If this isn’t the best dessert for coffee lovers… Pull a shot of espresso on top of a scoop of gelato, and voila! You have a delicious affogato. The word affogato translates to “drowned”, so make sure you’re not just “topping” your gelato with espresso. Drown it!
Café Cubano (Cuba)
Traditional Cuban coffee was quite bitter, so the locals evolved a way of brewing that whips natural brown sugar into a small bit of moka pot coffee or espresso. The result is a bubbly-sweet—but still very strong—espresso drink.
Egg Coffee (Sweden)
This is a sailor’s brew, originating from Swedish travelers en-route to the United States in the late 1800s. And yes, it’s as weird as it sounds.
You start by stirring coffee grounds into a raw egg, then adding it all into a pot of boiling water and letting it brew for ~5 minutes. You end the process by adding some ice-cold water to the pot, causing the egg and coffee to sink so you can pour out the brewed coffee.
The result is a (reportedly) super smooth and clear brew—they say the egg captures all the micro-grounds so you don’t even need a filter. Frankly, we haven’t tried this one yet. You’ll have to tell us if it’s any good.
Freddo Cappuccino (Greece)
If you want a frothy milk drink, but feel it’s nice enough out for an iced drink, you can’t go wrong with the Greek Freddo Cappuccino. Rather than using hot steam, use a cold frother—similar to the kind they use to stir up ice cream shakes in restaurants—to give your milk a whipped, foamy texture, drop it gently over a shot of warm espresso, and give the whole thing a quick hearty stir.
This incredible alternative to the iced latte is more foamy and creamy, and usually comes with distinct layers: an espresso-heavy base, a middle mixture of coffee and cool milk, and a thick upper layer of dense milk foam. From rich espresso to light milky notes, this drink has it all!
Cafe Bombon (Spain)
If you find yourself in a Spanish cafe, make sure to try the rich and delicious Cafe Bombon. It’s made with a shot of espresso and an equal part sweetened condensed milk—except the milk is poured very gently so that it settles at the bottom of the espresso, creating two distinct layers.
The drink is generally stirred before sipping to incorporate the layers, giving the drink a dense and sometimes shocking flavor of rich espresso and sweet milk.
Modern Coffee Creations
We’re lucky to live in an age where people are creating new forms of coffee drinks all the time. New flavor combos are possible, thanks to diversely-stocked markets. New coffee styles, like cold brewing, are unlocking new iced drink possibilities. And the average bag of beans is increasingly more delicious each year. It’s a good time to get creative with coffee.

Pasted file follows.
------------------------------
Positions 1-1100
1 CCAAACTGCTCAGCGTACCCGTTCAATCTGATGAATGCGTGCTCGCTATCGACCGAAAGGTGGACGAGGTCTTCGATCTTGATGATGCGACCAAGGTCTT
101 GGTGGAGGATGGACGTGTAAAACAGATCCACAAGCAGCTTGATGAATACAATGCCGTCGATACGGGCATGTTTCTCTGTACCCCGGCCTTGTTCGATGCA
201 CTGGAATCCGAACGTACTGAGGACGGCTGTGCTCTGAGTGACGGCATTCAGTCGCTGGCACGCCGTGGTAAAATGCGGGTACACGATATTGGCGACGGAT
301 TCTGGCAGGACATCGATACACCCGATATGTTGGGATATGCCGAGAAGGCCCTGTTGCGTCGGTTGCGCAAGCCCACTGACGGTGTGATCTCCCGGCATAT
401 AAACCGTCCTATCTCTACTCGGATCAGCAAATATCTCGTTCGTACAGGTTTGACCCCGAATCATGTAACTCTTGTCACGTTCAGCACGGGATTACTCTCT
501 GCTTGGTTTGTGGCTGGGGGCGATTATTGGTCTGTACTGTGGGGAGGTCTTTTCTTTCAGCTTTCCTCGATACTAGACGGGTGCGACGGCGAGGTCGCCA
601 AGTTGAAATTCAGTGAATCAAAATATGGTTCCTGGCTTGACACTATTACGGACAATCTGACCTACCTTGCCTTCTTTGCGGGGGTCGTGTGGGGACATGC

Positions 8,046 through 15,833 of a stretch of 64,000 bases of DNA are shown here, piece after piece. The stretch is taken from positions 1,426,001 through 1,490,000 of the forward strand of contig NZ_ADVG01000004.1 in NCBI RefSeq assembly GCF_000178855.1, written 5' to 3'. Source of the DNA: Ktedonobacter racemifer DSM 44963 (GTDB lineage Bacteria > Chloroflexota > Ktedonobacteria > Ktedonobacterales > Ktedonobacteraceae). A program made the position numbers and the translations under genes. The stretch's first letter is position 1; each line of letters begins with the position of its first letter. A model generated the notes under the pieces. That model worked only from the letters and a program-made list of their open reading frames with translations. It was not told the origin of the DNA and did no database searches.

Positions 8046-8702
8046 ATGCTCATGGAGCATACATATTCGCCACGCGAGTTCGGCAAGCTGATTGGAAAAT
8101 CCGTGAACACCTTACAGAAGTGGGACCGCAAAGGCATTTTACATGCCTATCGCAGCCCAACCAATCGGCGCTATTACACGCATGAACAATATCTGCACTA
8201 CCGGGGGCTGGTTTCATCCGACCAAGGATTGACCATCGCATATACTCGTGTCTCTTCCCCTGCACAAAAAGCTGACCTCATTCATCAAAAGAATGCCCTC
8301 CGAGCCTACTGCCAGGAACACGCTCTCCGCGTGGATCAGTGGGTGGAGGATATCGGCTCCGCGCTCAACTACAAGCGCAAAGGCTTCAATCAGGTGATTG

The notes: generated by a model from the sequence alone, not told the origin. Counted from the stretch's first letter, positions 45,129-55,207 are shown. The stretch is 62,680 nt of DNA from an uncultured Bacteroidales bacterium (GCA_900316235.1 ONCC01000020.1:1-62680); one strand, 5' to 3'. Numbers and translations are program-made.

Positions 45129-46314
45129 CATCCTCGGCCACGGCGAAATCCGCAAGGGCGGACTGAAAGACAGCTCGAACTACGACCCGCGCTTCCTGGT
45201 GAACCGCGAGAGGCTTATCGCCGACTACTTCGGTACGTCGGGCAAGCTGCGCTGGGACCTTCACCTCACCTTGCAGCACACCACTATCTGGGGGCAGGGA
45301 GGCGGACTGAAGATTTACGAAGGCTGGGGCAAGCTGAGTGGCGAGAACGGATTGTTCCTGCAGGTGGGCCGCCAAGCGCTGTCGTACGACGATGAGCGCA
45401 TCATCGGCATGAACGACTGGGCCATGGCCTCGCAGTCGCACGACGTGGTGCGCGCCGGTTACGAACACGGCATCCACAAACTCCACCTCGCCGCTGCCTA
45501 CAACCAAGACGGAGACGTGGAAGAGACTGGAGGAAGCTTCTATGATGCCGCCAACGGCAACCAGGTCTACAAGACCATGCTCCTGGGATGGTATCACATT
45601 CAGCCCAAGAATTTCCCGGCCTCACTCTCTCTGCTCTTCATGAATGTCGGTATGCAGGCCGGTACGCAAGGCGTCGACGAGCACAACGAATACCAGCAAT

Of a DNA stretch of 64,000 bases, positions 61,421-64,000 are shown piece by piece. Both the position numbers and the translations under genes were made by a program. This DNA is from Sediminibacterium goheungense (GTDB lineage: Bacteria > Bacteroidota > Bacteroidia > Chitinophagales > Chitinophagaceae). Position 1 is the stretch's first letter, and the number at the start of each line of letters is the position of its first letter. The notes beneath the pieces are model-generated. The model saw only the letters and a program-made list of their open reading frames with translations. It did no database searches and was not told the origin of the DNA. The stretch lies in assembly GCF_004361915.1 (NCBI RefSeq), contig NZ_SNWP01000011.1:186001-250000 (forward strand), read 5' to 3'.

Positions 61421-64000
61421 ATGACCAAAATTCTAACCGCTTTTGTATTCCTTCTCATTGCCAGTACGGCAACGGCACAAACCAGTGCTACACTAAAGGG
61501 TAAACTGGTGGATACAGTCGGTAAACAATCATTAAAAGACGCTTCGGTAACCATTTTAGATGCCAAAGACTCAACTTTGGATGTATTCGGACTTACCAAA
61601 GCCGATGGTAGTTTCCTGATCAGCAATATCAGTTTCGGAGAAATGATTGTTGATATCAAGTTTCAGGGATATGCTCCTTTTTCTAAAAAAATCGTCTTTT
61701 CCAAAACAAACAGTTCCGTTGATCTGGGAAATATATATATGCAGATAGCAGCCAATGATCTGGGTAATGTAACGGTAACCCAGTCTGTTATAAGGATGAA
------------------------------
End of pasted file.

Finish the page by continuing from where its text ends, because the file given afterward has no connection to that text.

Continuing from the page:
This is a new modern classic in the cocktail world. It’s sophisticated, but also functional. Simply mix a shot of espresso with simple syrup, coffee liqueur, and vodka. Shake with ice and strain into a martini glass. Garnish with a couple whole coffee beans.
The espresso nixes out the vodka’s characteristic zing, and the liqueur and simple syrup add a smoothness that even coffee skeptics can get behind. If you’re after a little boost—but still want your buzz—this is a great one to try.
Note: cold brew also works well as a substitute for espresso and is much easier to make at home.
What happens when you infuse nitrogen into coffee, like how some beer is made? You get nitro cold brew! It’s foamy, but still has that rounded chocolate-y cold brew taste and aroma. The biggest difference is the body. It just feels heavier, more bulky somehow. Definitely worth a taste if you get the chance.
Tonic water isn’t for everyone, but if you’ve got a taste for it, you’ve gotta try it over a shot of balanced single origin espresso. The citrusy-sweet tang of the tonic helps bring out the brighter, more interesting flavors of the espresso. The end result is a soda-like drink with an adventurous level of acidity and bright aromas.
Cold Brew Lemonade
When it’s hot out, nothing satisfies quite like a cold brew lemonade. It’s super easy to make: just mix one part cold brew coffee, one part lemonade, and top with ice. Drop a straw in there and sip!
What you get is a harmonious blend of cold brew’s natural smooth chocolate notes and the sweet, refreshing familiarity of lemonade. And since cold brew is often ~66% less acidic than coffee, no, it’s not an overly acidic drink. It’s just right.
Cold Brew Soda
Some people swear by sparkling water, but sparkling cold brew coffee is where it’s at for coffee lovers. And it’s a breeze to make: just mix 2 ounces of cold brew concentrate with the flavor syrup of your choice and top it off with soda water.
You can get all sorts of creative with the flavor syrup. Stick with classic caramel. Try for an autumn-inspired cinnamon syrup. Or really spread your wings with a floral elderflower syrup. If you can imagine it, you can test it.
Every Coffee Explorer Needs The Right Gear
Whether you’re after the world-beloved cup of french press coffee, or you need some cold brew for your next wacky soda recipe, we’ve got you covered here at ESPRO.
Our award-winning coffee gear is meticulously designed to enable you to get the most out of your morning routine with thoughtful, simple equipment that gets the job done consistently.
- 12x Finer Filters — Our french presses all feature our unique dual micro-filters that are up to 12 times finer than standard french press filters. That means you get the simplicity and flavor of a great french press brew, but none of the grit or sludge.
- The 2-minute Pour Over — We made the BLOOM Pour Over Coffee Brewer with a unique filter design that makes it possible to brew fully-flavored, consistent coffee in just two minutes (significantly faster than the 3-4 minutes of most pour overs!).
- Three Cold Brew Innovations — Our Cold Brew Coffee Kit has three distinct features that make it easier to use (and less messy) than other cold brewers out there. If you want to explore the world of creative coffee drinks via cold brew, it’s worth checking out.
No matter how you explore, do it your way.